Lower Cervical Spine Injuries: C3-C7

  • What are lower cervical spine injuries (C3-C7)?

    The severity of injury to the cervical spine (the upper portion of the spine including the neck and just below the neck) depends on where the spine was damaged.

    The bony spine protects a tube-like spinal column with its nerves that help control muscles to various sections of the body. The seven cervical vertebrae, at the top portion of the spine, have eight nerve pairs. This page deals with injuries to C3-C7 spine injuries.

    Your child's spinal column is more elastic than the spinal column of an older people. This elasticity provides your child some protection against injury that might cause a fracture in older patients. The juvenile spine will stretch, but does not usually break; however, it can sustain serious injury.

    Injuries to the cervical spine can produce varying results depending on the location of the injury and its severity. Some examples include:

    • Injury to any one of the upper cervical nerves and/or the spinal cord may cause paralysis of some or all of the breathing muscles and possibly the arms and legs.
    • Injury to the lower cervical nerves and/or the spinal cord may result in paralysis of the upper and lower extremities (arms and legs) and can cause bowel and bladder dysfunction.

    The highest incidence of spinal injury occurs in adolescents and young adults 16-24 years old. Once patients reach 15-16 years old (and have generally reached skeletal maturity), spine injuries resemble those of adults.

    The most common cervical spine injury in adolescents is at the C5 and C6 level.

  • Causes

    The most common spinal cord injuries in the lower cervical spine occur as a result of:

    • Birth injury
    • Disease
    • Motor vehicle accidents
    • Falls
    • Sports accidents
    • Violence

    Some additional causes of lower cervical spine injuries include:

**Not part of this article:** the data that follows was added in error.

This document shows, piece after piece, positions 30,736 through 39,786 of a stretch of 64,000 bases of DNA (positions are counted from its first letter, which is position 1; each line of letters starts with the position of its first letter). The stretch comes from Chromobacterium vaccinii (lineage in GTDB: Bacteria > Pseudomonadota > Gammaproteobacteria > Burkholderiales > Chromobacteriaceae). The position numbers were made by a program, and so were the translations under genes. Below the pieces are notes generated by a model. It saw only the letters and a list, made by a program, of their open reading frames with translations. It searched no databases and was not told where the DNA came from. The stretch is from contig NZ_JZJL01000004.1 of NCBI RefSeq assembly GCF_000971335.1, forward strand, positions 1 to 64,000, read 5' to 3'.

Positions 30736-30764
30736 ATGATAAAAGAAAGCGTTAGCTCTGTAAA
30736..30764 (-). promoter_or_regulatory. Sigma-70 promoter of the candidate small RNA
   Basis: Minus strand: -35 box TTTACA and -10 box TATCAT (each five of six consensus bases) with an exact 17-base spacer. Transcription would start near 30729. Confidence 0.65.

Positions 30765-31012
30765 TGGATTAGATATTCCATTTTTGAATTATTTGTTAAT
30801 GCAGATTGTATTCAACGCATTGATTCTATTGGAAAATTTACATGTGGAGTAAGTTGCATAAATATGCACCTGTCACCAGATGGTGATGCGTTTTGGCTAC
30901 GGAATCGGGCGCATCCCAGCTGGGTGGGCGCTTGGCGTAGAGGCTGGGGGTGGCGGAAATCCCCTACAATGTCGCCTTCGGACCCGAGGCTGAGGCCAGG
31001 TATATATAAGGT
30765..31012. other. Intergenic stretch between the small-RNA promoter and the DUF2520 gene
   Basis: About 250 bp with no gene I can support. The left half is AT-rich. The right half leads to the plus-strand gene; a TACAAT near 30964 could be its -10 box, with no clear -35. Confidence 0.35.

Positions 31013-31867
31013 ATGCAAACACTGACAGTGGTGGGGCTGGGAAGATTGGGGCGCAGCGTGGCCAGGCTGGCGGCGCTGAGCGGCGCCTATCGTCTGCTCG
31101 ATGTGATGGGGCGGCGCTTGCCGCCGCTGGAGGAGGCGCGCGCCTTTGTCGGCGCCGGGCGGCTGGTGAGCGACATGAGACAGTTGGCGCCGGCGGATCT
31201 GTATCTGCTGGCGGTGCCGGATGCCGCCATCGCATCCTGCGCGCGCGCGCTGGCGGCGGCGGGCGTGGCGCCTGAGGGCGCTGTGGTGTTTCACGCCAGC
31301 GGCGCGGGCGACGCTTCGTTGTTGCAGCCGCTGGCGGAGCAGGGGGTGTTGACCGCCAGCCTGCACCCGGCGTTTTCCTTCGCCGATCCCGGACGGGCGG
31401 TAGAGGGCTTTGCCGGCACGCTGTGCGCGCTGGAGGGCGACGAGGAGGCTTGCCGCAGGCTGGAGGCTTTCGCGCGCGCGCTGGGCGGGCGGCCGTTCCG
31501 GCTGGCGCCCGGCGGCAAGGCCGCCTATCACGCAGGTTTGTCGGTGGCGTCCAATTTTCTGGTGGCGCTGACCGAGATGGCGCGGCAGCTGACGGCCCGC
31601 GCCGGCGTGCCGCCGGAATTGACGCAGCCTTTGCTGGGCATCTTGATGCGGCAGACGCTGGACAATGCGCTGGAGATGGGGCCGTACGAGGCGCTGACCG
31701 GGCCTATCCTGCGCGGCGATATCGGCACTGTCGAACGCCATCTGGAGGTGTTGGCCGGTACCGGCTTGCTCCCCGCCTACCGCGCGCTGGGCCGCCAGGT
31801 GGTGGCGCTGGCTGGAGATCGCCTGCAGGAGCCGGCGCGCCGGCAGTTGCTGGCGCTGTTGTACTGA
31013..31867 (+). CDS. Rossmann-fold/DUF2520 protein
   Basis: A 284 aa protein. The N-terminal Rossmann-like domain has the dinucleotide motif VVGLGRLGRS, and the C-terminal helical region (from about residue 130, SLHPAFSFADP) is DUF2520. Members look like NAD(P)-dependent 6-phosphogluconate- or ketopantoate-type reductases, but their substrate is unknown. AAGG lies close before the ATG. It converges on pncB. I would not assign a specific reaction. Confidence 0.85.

• Lack of blood flow
    • Compression from a blood clot or fractured bones
    • Bending or buckling of ligaments
    • Angulation (a sharp bending) of the spinal column
  • Testing and diganosis

    To diagnose lower cervical spine injuries, physicians at The Children's Hospital of Philadelphia (CHOP) perform a comprehensive physical examination and detailed family history of the child.

    We also use the following imaging tests to help determine your child’s diagnosis and the potential cause of the traumatic spine injury.

    • X-rays, which use invisible electromagnetic energy beams to produce images of internal tissues, bones and organs on film
    • Magnetic resonance imaging (MRI), which uses a combination of large magnets, radiofrequencies and a computer to produce detailed images of organs and structures within the body
    • Computed tomography (CT) scan, which uses a combination of X-rays and computer technology to produce cross-sectional images (“slices”) of the body

    Spine surgeons at CHOP have extensively studied the use of MRI in assessing cervical spine injuries, particularly for patients who are non-verbal or comatose. In some cases, the MRI uncovered additional injuries that X-rays did not document. With more detailed information, clinicians are able to create a customized treatment plan. Read the study abstract for details.

  • Treatments

    Physicians treat lower cervical spine injuries with a variety of surgical and nonsurgical approaches. At CHOP, treatment recommendations depend on the location and severity of your child's injury, as well as other individual factors.

    Treatment options include:

    • Complete spine immobilization, including a rigid cervical collar
    • An external brace such as a "halo" device, which consists of a metal ring fixed to your child's skull and connected to a padded vest by rigid bars 
    • Early administration of medication to prevent further injury to the spinal cord
    • Surgical fusion, a surgical procedure to join two or more vertebrae, with or without using rigid metal devices

    If your child needs surgery, we take every precaution to ensure safety in spine surgery. Our multidisciplinary approach helps us to address all aspects of your child’s care and treatment.

    Surgery can improve traumatic spine injuries, but it can also be a stressful experience for you and your child. Our team can help you prepare your child for surgery and know what to expect during surgery.

  • Follow-up care

    Anytime your child has sustained a spine injury, it is important to follow up with a physician. Careful and consistent ongoing care is essential to ensure your child is healing properly — whether your child had surgery or not.

    Your child's physician will suggest a follow-up schedule for your child. Continuing care is available at CHOP's Main Campus or at a CHOP Care Network location.

    Our pediatric clinical professionals will follow your child until young adulthood (between age 18 and 21) and help transition to adult orthopedic care, if needed.

  • Long-term outcomes for lower cervical spine injuries

    Long-term outcomes for pediatric patients with lower cervical spine injuries can vary greatly depending on the injury location and severity. At Children's Hospital, we work with you and your child to achieve the best possible outcome and quality of life for your child.

Reviewed by John P. Dormans, MD, FACS on May 16, 2014